Young men joining the protest march against Jakarta's former Governor Ahok in December 2016. (Photo: World Watch Monitor)
Young men partake in the protest march against Jakarta’s former Governor, Ahok, in December 2016 (Photo: World Watch Monitor)

In a “milestone” ruling, Indonesia’s High Court on Tuesday (7 November) said all religious groups should be treated equally before the law in the world’s most populous Muslim-majority nation, and that failing to do so would be “unconstitutional”.

A law adopted in 2013 requires Indonesian citizens to declare their religious affiliation to access benefits and the justice system, and obtain licenses and certificates. While the religion column on identity cards allows for Muslims, Catholics, Protestants, Hindus, Buddhists and Confucians, and, in principle, can be left blank, in practice this has led to difficulties in accessing benefits and services for members of other religious groups.

The judges unanimously held that this “contradicted the Constitution”, as Benar News reported.

Bonar Tigor Naipospos from the Setara Institute hailed the decision as “an important milestone for the elimination of discrimination based on religion and belief”.

Home Affairs Minister Tjahjo Kumolo described the ruling as “binding” and said it would “be adopted immediately by 514 regencies and cities”. In a statement, he added: “The ministry will coordinate with the Ministry of Religious Affairs and Ministry of Education to obtain data on followers of faiths in Indonesia.”

Increasing radicalisation

The ruling comes at a time when religious freedom in Indonesia, long celebrated for its religious tolerance, has seen increasing radicalisation among its young people.

AsiaNews reports that a recent survey of 4,000 high school and university students showed that nearly 20 per cent of them would “support the establishment of a [Muslim] caliphate over the current secular government” and that one in four was willing to fight to achieve this.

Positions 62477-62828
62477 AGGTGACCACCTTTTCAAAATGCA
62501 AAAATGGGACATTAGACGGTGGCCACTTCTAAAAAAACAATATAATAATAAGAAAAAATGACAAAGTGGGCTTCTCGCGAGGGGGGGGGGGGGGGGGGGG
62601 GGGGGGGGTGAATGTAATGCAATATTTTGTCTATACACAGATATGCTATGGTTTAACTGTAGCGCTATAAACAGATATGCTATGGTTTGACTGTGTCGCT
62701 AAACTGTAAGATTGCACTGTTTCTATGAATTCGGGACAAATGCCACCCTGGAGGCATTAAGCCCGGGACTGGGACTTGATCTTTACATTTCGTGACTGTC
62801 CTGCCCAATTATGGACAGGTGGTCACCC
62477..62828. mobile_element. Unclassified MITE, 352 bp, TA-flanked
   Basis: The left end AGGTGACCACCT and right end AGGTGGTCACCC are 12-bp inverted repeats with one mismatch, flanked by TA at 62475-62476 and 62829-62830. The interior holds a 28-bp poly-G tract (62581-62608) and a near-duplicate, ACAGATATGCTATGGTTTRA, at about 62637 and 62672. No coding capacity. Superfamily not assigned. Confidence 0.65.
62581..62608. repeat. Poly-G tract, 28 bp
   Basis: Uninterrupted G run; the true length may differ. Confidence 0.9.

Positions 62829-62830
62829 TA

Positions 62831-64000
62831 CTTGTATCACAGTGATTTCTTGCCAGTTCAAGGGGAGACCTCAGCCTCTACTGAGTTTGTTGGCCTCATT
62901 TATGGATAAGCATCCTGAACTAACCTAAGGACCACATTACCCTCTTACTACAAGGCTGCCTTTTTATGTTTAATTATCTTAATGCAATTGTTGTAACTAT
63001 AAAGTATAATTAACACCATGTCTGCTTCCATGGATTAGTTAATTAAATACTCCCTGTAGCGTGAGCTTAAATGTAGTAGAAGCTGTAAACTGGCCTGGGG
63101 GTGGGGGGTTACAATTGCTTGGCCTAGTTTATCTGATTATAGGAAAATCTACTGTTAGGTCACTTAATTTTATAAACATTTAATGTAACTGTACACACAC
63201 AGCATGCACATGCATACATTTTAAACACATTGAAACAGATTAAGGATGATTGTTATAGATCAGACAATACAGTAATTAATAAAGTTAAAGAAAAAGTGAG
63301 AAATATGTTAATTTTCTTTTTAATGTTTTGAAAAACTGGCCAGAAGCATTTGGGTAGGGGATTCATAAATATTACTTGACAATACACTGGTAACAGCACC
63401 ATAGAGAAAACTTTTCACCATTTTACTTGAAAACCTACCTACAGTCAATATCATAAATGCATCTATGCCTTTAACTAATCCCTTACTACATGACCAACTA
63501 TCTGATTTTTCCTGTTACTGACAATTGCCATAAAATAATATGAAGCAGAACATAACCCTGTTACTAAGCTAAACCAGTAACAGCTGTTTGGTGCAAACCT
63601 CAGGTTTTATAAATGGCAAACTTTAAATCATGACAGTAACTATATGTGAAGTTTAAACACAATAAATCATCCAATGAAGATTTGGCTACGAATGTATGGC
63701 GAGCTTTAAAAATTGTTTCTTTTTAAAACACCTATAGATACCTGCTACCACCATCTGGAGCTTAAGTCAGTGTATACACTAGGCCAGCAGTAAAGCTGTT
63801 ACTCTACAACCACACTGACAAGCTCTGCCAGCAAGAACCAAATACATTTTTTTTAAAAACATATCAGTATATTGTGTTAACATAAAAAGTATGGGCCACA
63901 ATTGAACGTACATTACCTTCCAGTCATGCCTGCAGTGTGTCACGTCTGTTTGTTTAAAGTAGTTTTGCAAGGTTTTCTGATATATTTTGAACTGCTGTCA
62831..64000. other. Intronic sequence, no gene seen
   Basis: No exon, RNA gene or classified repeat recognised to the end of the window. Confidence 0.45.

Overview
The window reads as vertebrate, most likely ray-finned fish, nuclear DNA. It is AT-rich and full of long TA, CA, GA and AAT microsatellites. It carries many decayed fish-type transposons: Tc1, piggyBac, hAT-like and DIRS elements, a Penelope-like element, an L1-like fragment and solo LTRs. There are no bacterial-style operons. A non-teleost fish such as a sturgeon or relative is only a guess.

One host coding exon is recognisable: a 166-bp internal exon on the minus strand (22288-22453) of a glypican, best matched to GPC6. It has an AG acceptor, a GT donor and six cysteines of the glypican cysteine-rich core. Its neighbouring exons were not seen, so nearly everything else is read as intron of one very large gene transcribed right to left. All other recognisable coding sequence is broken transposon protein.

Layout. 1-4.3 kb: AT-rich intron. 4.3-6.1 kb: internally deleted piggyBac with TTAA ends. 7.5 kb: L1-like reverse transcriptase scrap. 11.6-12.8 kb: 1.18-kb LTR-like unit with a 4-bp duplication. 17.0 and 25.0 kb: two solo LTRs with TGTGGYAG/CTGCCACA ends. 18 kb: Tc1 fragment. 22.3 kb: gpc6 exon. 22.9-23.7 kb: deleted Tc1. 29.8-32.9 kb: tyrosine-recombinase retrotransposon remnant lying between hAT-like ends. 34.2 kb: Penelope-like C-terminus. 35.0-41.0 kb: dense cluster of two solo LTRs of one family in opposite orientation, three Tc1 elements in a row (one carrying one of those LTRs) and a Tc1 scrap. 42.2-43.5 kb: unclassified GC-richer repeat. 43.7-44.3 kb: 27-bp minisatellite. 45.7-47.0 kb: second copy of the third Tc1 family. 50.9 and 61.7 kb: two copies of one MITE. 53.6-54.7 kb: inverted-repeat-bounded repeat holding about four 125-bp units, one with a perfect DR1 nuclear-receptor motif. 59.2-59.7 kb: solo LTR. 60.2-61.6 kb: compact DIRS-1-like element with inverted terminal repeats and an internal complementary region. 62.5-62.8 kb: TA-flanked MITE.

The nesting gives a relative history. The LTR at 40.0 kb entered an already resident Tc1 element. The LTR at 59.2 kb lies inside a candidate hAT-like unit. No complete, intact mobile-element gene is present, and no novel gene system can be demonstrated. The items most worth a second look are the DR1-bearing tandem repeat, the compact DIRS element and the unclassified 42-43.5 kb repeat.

Paul Marshall, Wilson Professor of Religious Freedom at Baylor University, in a September article, warned of the influence of Islamist groups in the country, criticising Saudi Arabia for offering “a well-funded network of schools, scholarships, imams, and mosques that try to replace local interpretations of Islam, which have usually encouraged democracy and peaceful relations between religions, with Saudi Wahhabism”.

The radicalisation of Indonesian youths was highlighted during the blasphemy trial of Jakarta’s former Governor, Basuki Tjahaja Purnama (better known as “Ahok”), a Christian and ethnic Chinese, earlier this year.

He was charged with blasphemy in September 2016 after accusing his political opponents of using Qur’anic verses to stop Muslims from voting for him in his bid for re-election as Jakarta’s governor. Extremist Islamic movements used his trial to organise mass protest marches.


After Ahok was jailed for two years, the UN called on the Indonesian government to repeal its blasphemy laws, which, the UN said, “undermined” religious freedom. UN officials said that “instead of speaking out against hate speech by the leaders of the protests, the Indonesian authorities appear to have appeased incitement to religious intolerance and discrimination”.

In his inaugural speech in early October, Jakarta’s new Muslim governor, Anies Rawiyd Baswedan, was accused of using “divisive” language when he said: “All of us natives have been oppressed, pushed aside. Now is the time for us to become the masters in the country of Indonesia.”

In a letter to Baswedan, Human Rights Watch urged him to “use the powers at your disposal to defend the rights of Jakarta’s religious minorities, including its Shia, Ahmadiyah, and Christian communities from hate crimes and discrimination”.

Ahok, during his trial, said that he had been the target of racist and religious attacks since he was elected to public office in 2005. There have also been ongoing concerns about a number of churches being closed in Indonesia.